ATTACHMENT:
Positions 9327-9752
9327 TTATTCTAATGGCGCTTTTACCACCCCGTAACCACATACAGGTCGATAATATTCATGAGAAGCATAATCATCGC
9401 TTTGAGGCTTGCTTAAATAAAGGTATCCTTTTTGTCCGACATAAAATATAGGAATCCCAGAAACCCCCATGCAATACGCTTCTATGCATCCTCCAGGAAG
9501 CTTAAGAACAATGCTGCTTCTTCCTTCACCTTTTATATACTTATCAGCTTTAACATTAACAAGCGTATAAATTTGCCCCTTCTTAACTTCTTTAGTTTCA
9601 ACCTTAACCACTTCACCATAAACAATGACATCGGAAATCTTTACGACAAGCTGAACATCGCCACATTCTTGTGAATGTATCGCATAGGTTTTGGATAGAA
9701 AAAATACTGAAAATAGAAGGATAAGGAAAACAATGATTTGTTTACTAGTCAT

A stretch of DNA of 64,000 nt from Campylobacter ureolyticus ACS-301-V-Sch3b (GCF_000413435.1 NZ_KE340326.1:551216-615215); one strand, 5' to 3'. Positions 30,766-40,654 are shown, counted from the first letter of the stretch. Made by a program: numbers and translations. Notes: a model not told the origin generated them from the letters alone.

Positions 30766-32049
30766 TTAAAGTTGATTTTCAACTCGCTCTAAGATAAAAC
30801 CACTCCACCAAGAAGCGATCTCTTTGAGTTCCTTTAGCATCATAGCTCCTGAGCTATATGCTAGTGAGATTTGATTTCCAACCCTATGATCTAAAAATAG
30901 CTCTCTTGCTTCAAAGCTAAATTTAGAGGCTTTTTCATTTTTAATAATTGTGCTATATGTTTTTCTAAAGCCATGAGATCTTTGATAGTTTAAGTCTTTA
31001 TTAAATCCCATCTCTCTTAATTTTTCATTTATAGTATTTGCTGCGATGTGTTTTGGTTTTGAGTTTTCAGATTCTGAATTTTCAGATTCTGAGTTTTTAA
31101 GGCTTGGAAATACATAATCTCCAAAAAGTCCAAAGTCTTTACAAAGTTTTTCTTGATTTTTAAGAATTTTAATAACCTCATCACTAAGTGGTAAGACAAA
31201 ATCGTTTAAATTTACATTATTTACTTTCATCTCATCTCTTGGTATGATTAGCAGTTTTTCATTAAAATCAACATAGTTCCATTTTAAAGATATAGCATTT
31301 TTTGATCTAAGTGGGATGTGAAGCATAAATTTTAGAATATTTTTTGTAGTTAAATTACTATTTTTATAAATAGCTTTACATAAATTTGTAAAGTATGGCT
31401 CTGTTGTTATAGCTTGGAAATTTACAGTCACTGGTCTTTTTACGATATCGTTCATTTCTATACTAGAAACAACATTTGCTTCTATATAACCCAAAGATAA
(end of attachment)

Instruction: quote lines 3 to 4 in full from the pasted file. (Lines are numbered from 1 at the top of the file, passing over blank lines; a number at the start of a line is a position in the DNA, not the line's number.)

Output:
9401 TTTGAGGCTTGCTTAAATAAAGGTATCCTTTTTGTCCGACATAAAATATAGGAATCCCAGAAACCCCCATGCAATACGCTTCTATGCATCCTCCAGGAAG
9501 CTTAAGAACAATGCTGCTTCTTCCTTCACCTTTTATATACTTATCAGCTTTAACATTAACAAGCGTATAAATTTGCCCCTTCTTAACTTCTTTAGTTTCA